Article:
Thursday, May 18, 2017

Appliqué Techniques for Modern Quilters

Our May program was presented by Patricia Steadman, Martha Griffin, Sara Bradshaw and Audrey Workman and covered a variety of ways modern quilters can use appliqué in their work.

Chattanooga riverfront quilt by Audrey Workman

Needle-turn Appliqué

Patricia is an expert in this method and has learned tips and tricks that make the process easy and accurate. Patricia works from patterns but she makes some of the templates herself. She brought several examples of her appliqué work, both modern and traditional. 

Patricia's needle-turn appliqué quilt hung in Paducah in 2016.

One way to use appliqué in a modern quilt is to oversize it, and Patricia has done to the quilt pictured below. She made this floral appliqué top using a design featured in the book Alison Glass Appliqué: The Essential Guide to Modern Appliqué; it will be quilted by Denise Ohlman and donated to a Habitat for Humanity homeowner later this year.

A future Habitat for Humanity quilt

You can also use needle-turn appliqué to add modern flair to a 3-D object. Patricia sewed floral shapes to the background before constructing this tote bag. Carolyn Friedlander was spotted carrying a similar one at QuiltCon in Savannah.

Patricia’s favorite tips:

  • Freezer paper is great for appliqué patterns but it shrinks! Prep it by pre-ironing it before adhering it to fabric.
  • Instead of pinning or thread basting, use fabric glue to anchor loose pieces to the background. Keep glue away from the places you’ll stitch.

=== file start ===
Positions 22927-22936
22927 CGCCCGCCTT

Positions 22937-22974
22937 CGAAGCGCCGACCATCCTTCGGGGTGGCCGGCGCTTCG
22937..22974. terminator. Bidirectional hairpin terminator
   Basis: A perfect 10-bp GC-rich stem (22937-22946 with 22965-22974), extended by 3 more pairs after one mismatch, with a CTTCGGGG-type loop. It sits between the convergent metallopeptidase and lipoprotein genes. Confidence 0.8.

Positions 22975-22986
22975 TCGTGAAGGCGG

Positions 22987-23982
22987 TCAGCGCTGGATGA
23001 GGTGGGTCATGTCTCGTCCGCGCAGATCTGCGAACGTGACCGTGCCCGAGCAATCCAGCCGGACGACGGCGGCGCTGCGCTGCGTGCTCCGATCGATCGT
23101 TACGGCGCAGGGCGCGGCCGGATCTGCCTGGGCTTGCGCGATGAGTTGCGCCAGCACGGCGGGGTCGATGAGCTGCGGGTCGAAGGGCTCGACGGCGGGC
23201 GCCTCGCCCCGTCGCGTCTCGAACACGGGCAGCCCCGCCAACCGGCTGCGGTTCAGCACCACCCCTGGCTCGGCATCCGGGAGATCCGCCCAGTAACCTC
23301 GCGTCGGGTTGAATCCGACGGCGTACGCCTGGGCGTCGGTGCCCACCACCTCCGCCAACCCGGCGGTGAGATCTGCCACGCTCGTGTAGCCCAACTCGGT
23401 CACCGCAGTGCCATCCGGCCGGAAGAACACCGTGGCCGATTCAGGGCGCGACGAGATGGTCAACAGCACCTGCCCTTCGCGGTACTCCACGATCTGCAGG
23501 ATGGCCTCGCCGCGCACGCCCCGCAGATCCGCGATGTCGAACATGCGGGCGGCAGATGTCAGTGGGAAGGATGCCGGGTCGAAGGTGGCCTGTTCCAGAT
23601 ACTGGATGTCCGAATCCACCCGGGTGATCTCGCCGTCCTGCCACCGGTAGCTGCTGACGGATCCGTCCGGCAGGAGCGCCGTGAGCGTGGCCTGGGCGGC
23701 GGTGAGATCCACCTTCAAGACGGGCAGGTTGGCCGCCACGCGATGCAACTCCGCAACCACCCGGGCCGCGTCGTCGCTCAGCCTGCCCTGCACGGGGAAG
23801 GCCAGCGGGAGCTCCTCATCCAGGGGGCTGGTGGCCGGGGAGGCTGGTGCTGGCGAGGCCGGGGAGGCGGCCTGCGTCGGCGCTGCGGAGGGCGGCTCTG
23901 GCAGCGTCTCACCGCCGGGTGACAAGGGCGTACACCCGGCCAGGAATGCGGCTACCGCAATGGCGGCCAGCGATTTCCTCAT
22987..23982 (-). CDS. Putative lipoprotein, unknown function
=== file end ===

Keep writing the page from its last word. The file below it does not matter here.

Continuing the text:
• Use glue on points where fabric meets fabric; heat set with your iron.
  • Cut with serrated scissors. Fabric frays less, and you can feel the scissors bite into the fabric.

Whole-cloth and Reverse Appliqué

Martha showed us how she uses the traditional Hawaiian folding method to make a modern appliqué paper pattern. Friedlander also uses this method.

Martha made this whole-cloth appliqué quilt using Friedlander’s Circle Lattice pattern.* It was fast and easy! 

Martha's whole-cloth appliqué quilt

To make Bulls-Eye*, another Friedlander pattern, Martha used both needle-turn and reverse appliqué. 

Martha’s Tips: 

  • For a large whole-cloth quilt, tape your fabric to a sliding glass door and trace your pattern onto it.
  • Don’t cut the whole thing out at once. Instead, cut about 2” at a time. Everything will remain more stable that way.